Declining property values have impacted Government finances, driving them to look elsewhere for revenue. With no changes to land tax rates in sight, it is expected that an increasing number of land owners will be brought into the land tax net to make up for declining stamp duty revenue, particularly once property values recover.
The Government has forecast a decline in land tax revenue in 2019/20 by 0.35%, even after taking into account the increase in the Absentee Owner Surcharge rate from 1.5% to 2%, and taxing owners of land contiguous to their principal place of residence.
What will an annual property revaluation mean for land owners?
From 1 January 2019, property revaluations are being undertaken annually, rather than the current biennial revaluation, for ratings and land tax calculations. The first land tax assessments based on annual revaluations will be issued in the 2020 land tax year.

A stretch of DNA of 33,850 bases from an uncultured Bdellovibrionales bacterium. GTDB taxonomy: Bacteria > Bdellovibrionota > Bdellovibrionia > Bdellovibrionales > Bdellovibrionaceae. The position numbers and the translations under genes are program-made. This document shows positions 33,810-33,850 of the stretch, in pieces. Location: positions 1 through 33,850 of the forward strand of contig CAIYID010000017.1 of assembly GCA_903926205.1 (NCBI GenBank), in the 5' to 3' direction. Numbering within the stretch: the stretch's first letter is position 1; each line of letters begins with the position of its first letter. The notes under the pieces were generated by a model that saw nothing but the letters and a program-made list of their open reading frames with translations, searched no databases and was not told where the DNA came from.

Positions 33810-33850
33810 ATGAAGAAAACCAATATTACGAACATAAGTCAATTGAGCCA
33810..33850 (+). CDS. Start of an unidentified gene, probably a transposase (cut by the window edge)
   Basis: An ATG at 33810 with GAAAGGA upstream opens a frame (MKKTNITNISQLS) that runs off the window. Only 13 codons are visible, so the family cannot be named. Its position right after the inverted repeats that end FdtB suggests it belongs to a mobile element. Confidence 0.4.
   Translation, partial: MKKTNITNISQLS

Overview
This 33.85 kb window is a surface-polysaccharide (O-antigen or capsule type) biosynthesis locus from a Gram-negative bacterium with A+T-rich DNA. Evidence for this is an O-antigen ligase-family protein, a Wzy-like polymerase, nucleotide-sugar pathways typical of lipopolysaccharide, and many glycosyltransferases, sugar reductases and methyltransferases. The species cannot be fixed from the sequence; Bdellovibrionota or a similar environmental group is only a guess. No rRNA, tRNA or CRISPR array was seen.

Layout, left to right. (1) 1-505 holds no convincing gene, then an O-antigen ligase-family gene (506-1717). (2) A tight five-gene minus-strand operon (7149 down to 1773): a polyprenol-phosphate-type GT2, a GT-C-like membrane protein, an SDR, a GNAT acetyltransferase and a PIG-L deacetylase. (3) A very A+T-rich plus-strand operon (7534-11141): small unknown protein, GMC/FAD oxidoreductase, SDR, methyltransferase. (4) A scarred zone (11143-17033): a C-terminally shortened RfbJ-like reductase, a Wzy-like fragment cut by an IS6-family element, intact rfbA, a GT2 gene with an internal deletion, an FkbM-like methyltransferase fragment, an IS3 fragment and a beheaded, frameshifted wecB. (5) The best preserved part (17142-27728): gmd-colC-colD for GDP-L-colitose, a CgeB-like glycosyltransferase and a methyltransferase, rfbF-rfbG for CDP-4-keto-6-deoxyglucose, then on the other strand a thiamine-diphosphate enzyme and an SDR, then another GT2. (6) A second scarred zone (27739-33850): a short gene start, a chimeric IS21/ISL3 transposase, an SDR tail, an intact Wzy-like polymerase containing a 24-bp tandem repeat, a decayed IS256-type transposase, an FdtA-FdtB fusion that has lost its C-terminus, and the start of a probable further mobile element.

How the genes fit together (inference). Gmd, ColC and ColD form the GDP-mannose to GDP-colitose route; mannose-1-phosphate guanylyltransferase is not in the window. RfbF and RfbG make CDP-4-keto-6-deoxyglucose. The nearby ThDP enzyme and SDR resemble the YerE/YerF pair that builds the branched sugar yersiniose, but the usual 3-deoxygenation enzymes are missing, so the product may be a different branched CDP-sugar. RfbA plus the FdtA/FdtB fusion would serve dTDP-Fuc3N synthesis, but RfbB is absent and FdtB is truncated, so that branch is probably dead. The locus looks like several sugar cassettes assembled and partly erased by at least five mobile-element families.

While the move from biennial to annual revaluations may be intended to increase land tax revenue based on an assumption of ever increasing property values, land owners who have been impacted by the recent decline in property values are expected to be the real winners when the 2020 land tax assessments are issued.
Land tax to make up for declining stamp duty revenue
It is clear that the Government expects to make up for the lower than expected stamp duty revenue through increased land tax revenue.
In the 2017/18 and 2018/19 Budget estimates, stamp duty accounted for 28-29% of the total tax revenue, with land tax accounting for 11-12% of the total tax revenue. The Government’s latest estimates provide that revenue from stamp duty will only account for 24-25% of the total tax revenue. However, the estimates also provide that revenue from land tax will now account for 15-16% of the total tax revenue.
If the forward estimates are to be relied upon, land owners should expect higher land tax bills from the 2022 land tax year onwards.